Tongass National Forest, National Geographic Magazine: Humpback Whale Tail

Water flows off the tail of a diving humpback whale in southeast Alaska. Humpback whales migrate from southeastern Alaska when they breed to Hawaii where they calve. Researchers photograph the whales tail because they can individually identified by the size and shake of their flukes.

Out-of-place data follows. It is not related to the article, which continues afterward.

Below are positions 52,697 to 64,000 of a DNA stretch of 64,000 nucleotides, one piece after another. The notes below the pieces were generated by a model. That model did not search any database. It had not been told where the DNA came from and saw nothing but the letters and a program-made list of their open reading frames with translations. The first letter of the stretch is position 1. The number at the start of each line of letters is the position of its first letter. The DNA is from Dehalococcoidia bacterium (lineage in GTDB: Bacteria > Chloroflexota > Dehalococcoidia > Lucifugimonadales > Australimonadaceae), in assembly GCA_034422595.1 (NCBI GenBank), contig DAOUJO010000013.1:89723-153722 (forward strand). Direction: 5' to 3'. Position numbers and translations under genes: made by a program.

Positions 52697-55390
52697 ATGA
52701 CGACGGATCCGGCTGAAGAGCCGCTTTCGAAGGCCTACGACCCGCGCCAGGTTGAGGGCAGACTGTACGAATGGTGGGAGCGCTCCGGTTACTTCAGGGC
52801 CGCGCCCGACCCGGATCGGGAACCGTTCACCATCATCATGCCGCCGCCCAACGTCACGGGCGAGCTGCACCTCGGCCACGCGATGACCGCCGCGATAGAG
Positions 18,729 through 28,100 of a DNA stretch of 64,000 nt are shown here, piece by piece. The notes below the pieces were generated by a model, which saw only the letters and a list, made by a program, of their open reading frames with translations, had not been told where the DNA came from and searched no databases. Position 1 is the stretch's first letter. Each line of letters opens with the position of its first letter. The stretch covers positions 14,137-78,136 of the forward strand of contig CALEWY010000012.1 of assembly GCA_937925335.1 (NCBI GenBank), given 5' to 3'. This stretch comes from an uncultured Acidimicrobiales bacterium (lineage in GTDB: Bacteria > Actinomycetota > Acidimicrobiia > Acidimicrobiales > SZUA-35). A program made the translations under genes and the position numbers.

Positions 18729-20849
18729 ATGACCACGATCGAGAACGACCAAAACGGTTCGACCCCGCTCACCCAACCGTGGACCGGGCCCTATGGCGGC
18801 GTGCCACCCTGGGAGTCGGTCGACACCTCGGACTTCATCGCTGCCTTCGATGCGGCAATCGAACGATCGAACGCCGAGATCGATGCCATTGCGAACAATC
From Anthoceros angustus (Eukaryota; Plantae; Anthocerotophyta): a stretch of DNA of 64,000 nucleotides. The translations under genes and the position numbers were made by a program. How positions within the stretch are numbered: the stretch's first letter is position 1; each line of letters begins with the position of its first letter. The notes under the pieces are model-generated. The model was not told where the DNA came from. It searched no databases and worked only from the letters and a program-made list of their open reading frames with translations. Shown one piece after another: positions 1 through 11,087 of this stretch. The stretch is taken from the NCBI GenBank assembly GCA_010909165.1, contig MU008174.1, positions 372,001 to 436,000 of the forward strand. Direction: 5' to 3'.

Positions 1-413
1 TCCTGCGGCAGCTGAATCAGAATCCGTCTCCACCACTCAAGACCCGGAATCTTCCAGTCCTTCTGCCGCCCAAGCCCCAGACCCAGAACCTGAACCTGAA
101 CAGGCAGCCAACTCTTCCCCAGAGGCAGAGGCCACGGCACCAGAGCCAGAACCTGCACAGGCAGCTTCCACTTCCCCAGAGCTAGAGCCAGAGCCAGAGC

The humpback whale is an endangered migratory baleen whale that occurs in all ocean basins of the world. According to the National Park Service, commercial whalers killed more than 28,000 North Pacific humpbacks in the twentieth century, reducing their population to approximately 1,000 animals by the mid-1960s. By the end of the 1965-hunting season, when the International Whaling Commission instituted a moratorium on commercial hunting of humpbacks, the worldwide population had dwindled from more than 125,000 before exploitation to an estimated 10,000. The humpback whale was classified as an endangered species in 1973 when the U.S. Endangered Species Act was implemented. At present, there is no precise estimate of the worldwide humpback whale population but it is believed that around 1,000 feed in Alaska during the summer.

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